Belfast bouncing back after the Primark fire leads the Belfast Telegraph on Friday.
Footfall for the week beginning December 10 was up 19% on the same period in 2017 and up 7% on the previous week.
It is also reported that Friday 14 December was the busiest shopping day of the year.
Following an incident at Gatwick Airport, a drone expert has warned that Northern Ireland airports could be vulnerable to a "copycat incident", according to the Belfast Telegraph.
Thousands of passengers were stranded at Gatwick after its runway was shut from Wednesday night, when drones were seen flying over the perimeter fence.
Belfast International Airport declined to comment to the newspaper on security matters, but City of Derry Airport said it had systems in place to tackle such issues.
Gatwick's runway reopened on Friday morning.
The sentencing of two cousins who carried out the "cold-blooded" murder of father-of-two Stephen Carson is on the front page of the Irish News.
Michael 'Spud' Smith, 40, and David 'Dee Dee' Smith, 35, were told on Thursday that they will spend at least 20 years in prison.
Stephen Carson, 28, died after being shot in the head through a bathroom door in his home on Walmer Street in south Belfast in February 2016.
"We are just not the same any more, everything has changed - his son is just not the same wee boy," Mr Carson's mother said after the sentencing.
Health trusts are preparing for a "difficult" winter and are introducing plans to alleviate pressures on staff, the Irish News reports.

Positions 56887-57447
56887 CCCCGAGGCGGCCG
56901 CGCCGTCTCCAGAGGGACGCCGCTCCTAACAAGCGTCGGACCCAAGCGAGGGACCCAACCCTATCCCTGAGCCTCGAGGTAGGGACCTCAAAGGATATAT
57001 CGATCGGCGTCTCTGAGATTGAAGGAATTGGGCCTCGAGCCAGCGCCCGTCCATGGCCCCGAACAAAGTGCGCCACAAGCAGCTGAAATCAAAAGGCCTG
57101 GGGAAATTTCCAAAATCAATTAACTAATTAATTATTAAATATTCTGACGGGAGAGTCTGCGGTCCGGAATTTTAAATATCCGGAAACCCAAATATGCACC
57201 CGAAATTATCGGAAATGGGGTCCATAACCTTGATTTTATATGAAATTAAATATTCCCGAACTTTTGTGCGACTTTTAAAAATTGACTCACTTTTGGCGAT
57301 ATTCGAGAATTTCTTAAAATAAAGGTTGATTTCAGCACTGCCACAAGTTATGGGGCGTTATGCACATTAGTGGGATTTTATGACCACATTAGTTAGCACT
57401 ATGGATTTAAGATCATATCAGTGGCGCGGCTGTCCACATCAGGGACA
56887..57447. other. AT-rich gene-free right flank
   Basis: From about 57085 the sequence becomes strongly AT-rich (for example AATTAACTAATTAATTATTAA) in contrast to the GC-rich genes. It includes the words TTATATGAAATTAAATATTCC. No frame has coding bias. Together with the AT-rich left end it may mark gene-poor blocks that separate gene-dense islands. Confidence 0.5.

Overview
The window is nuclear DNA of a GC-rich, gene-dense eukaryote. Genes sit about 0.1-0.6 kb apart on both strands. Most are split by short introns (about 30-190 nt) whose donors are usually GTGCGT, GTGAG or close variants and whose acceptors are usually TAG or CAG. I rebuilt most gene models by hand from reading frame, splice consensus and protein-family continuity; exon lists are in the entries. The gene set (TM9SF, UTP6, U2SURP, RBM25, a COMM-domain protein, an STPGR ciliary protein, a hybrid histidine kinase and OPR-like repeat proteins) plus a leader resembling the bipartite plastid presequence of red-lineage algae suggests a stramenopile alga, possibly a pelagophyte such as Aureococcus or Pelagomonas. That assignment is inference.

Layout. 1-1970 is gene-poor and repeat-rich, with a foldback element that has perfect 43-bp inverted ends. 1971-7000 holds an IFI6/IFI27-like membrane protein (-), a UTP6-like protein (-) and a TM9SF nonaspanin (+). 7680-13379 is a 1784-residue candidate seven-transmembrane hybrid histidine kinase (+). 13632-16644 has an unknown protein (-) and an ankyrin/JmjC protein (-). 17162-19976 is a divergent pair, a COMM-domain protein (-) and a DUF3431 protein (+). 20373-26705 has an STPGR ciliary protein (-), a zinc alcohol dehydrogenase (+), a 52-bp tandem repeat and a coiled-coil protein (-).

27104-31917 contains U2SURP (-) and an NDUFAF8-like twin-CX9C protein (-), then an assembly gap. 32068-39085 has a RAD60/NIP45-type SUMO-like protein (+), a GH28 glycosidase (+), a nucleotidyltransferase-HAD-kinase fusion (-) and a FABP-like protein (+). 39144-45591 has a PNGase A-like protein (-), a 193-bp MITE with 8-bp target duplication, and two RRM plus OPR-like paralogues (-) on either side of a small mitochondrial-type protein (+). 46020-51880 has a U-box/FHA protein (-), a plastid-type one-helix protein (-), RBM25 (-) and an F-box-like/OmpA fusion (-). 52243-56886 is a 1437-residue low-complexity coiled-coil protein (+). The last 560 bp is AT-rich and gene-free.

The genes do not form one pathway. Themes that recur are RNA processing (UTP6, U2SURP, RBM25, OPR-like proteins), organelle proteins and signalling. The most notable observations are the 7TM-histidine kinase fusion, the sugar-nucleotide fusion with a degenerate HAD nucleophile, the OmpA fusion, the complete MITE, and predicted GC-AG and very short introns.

The initiatives have been announced ahead of a review of hospital emergency care by the Department of Health. T
This includes an extra £2.27m for GP services; a pharmacy consultation service for minor winter ailments; a new 'Emergency Care Village' featuring temporary additional accommodation at Belfast's Royal Victoria Hospital; and a scheme to enhance care at home.
'A con trick'
Alongside a photograph of the Queen beginning her Christmas break in Norfolk, the News Letter's front page features the DUP claiming that warnings of a hard border are "a con trick".
The Irish government is prioritising planning for a no-deal Brexit.
DUP deputy leader Nigel Dodds said the EU's no deal plans "totally avoids spelling out what happens on the border".
The News Letter also reports that police have arrested 151 motorists on suspicion of drink-driving during the first two weeks of this year's festive campaign to combat drink-driving.
The preliminary figure is three fewer than during the same period last year.
The operation will go on across Northern Ireland over Christmas and New Year.
The 30th anniversary of the Lockerbie bombing dominates the Daily Mirror's front page.
On 21 December 1988, a Pan Am flight from London to New York exploded 31,000 feet over Lockerbie, in Scotland, 38 minutes after take-off from London.
The 259 people on board the Boeing 747 were killed, along with 11 people on the ground.
And there's "Christmas heartache" for Billy Caldwell, from Castlederg in County Tyrone.
Billy, 13, has severe epilepsy and has been using medicinal cannabis to treat his condition.
The Daily Mirror has an interview with Billy's mother, Charlotte, who says the family are stuck in Canada.
In November the pair travelled to Calgary to seek new medication but Ms Caldwell says they cannot return home because no one in the UK will write Billy's new prescription.
In July officials at Heathrow Airport confiscated Billy's cannabis oil, which Ms Caldwell had been attempting to bring into the UK from Canada.